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High school student threatens classmates with screwdriver, San Diego police say

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San Diego police said officers took a Mount Carmel High School student into custody after he threatened people with a screwdriver.
(File photo )

A Mount Carmel High School student wielding a screwdriver threatened to harm himself and other students, whom he chased during class in a campus theater Thursday morning, authorities said.

San Diego police said they were notified shortly after 7:30 a.m. that a male student at the Rancho Peñasquitos campus was threatening people with the tool.

The incident was reported during a first-period theater class in the school’s theater. About 30 students were in the class, police said.

Police Lt. Brent Williams said the student made suicidal threats and threatened others. As the boy chased other students, school staffers were able to stop him, although one staffer’s hand was hurt during the incident, Williams said in a statement.

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Students cleared out of the theater, where staffers kept the boy, and the school was put on lockdown.

Police arrived and arrested the juvenile, who Williams said is being held for a psychological evaluation.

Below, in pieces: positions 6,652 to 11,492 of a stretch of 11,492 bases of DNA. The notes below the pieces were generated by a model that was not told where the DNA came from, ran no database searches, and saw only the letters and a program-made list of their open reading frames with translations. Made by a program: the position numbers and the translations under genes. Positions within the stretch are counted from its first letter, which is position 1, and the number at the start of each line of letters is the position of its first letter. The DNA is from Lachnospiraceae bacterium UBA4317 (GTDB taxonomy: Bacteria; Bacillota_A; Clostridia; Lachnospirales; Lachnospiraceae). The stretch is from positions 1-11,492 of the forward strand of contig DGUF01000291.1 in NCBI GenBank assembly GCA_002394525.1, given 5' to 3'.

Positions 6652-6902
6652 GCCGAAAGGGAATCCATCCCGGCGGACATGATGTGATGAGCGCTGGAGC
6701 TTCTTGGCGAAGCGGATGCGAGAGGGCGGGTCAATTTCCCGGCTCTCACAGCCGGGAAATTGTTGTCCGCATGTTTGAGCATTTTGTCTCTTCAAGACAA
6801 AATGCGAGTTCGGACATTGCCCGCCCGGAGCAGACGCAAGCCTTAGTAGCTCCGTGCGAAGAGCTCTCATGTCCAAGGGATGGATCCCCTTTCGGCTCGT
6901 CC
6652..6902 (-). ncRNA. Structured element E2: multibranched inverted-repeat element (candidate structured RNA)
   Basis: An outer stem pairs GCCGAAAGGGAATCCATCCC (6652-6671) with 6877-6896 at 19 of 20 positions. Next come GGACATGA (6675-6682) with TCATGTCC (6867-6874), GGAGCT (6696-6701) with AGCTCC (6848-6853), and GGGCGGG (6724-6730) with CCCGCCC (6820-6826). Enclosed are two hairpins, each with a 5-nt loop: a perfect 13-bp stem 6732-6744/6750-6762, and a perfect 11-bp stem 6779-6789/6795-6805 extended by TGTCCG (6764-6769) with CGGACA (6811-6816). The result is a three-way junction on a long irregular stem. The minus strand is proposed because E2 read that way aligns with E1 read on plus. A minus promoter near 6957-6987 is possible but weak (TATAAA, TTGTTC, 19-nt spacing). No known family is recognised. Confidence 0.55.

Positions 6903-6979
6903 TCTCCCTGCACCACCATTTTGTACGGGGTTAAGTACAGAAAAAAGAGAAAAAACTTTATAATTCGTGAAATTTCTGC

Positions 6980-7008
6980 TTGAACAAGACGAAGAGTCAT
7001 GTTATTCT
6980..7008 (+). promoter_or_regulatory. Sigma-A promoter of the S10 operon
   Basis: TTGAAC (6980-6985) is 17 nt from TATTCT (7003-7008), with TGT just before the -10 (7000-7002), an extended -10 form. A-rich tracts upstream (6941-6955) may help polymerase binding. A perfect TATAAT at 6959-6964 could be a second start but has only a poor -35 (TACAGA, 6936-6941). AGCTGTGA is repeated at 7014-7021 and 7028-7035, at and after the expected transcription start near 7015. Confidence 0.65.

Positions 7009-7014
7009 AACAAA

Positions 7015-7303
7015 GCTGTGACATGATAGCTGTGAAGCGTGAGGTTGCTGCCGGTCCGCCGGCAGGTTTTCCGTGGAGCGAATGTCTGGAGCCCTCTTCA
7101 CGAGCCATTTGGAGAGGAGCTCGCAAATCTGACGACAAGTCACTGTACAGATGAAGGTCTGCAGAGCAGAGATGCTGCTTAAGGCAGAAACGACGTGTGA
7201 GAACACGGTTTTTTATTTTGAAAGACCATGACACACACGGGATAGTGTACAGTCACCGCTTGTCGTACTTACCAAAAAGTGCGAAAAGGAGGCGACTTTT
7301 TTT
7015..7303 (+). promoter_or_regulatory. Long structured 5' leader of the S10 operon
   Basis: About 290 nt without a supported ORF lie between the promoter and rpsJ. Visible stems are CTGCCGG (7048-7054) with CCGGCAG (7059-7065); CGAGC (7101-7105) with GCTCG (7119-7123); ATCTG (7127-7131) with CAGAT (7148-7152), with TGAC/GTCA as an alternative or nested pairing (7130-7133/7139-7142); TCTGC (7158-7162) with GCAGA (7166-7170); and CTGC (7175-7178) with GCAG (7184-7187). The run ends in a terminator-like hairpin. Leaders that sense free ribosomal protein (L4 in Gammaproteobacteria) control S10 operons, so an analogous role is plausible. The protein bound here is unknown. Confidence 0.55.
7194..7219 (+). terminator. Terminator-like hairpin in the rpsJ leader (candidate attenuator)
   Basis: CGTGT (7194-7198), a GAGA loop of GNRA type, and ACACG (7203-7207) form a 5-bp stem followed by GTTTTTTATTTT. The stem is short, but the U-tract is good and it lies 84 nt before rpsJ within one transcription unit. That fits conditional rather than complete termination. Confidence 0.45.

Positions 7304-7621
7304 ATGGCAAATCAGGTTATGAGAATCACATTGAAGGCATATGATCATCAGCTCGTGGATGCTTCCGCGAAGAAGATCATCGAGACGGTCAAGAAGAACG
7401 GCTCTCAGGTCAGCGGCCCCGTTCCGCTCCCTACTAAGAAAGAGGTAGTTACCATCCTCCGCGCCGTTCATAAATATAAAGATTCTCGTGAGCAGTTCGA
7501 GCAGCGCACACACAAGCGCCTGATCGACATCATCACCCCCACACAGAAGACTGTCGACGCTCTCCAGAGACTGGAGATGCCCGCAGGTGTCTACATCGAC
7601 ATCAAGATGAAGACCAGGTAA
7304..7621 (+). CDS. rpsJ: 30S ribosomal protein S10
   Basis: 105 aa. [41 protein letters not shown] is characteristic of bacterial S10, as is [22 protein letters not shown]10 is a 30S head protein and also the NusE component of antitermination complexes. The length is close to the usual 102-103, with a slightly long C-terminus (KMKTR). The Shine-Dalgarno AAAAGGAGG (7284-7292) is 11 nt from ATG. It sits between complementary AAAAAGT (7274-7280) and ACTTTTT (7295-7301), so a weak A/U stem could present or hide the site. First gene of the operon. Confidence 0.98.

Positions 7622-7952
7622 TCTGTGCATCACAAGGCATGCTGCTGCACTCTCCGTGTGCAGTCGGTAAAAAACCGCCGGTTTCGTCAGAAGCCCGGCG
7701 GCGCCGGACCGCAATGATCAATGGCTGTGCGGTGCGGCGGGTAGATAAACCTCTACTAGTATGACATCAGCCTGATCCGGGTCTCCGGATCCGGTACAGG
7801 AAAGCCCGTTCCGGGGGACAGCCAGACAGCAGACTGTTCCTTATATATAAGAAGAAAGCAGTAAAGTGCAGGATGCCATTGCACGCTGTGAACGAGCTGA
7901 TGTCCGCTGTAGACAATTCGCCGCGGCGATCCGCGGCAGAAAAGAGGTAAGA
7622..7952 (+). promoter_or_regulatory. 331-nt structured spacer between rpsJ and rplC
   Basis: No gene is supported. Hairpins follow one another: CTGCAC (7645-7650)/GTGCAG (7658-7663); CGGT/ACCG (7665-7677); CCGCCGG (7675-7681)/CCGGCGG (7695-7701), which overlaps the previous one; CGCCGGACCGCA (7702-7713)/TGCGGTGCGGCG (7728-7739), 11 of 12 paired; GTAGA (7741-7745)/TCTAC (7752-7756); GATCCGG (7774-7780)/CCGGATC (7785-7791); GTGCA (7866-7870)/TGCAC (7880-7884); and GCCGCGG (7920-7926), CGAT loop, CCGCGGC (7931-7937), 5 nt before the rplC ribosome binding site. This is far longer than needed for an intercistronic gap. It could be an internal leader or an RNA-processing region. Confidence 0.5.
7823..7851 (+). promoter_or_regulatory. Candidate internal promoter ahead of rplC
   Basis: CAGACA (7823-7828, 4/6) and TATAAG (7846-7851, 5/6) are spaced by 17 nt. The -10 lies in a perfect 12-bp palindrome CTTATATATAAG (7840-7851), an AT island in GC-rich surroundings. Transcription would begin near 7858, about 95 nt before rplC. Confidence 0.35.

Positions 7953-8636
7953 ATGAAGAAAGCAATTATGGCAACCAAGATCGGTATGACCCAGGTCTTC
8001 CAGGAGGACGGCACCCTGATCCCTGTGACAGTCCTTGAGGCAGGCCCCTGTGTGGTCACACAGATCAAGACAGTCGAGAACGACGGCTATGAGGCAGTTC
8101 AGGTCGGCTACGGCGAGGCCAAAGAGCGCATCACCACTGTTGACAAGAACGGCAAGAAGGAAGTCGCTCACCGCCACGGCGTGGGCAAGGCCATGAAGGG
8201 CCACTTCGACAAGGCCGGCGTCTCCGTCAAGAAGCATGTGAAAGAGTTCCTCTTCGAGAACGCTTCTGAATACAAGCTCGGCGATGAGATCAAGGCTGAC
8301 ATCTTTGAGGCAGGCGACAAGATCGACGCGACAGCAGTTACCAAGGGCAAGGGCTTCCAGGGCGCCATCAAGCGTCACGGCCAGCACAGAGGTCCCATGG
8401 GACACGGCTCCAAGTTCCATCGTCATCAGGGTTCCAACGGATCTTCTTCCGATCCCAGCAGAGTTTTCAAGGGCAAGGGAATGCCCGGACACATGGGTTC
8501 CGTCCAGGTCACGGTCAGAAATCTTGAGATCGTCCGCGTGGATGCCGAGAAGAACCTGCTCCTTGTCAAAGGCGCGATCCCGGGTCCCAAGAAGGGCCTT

No students were injured during the incident, he said.

The boy could face several charges, including making threats and brandishing a weapon, Williams said, adding that authorities are looking at which charges he could face — and how many — as the investigation continues.

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The Poway Unified School District sent an email to parents of the school’s students shortly after 8 a.m., telling them the campus was on lockdown and urging them not to come to the school.

“Students called police to campus and notified administrators after an incident during class. No one was injured, and the student has been isolated to the theater, as police talk to the student,” the email said.

At 8:20 a.m., a second email was sent to parents, informing them that the student was in custody and that officers were clearing the scene.

Shortly after 9 a.m., the school told parents that the lockdown had been lifted but that the school was on what the principal called “secure campus” status as police continued to investigate. Secure campus, according to the principal, means that the students must remain inside their classrooms but they are able to move about.

Just before 10 a.m., the secure-campus status was lifted and students were able to head to their third-period classes, officials said.

Kucher and Figueroa write for the San Diego Union-Tribune.

karen.kucher@sduniontribune.com

teri.figueroa@sduniontribune.com

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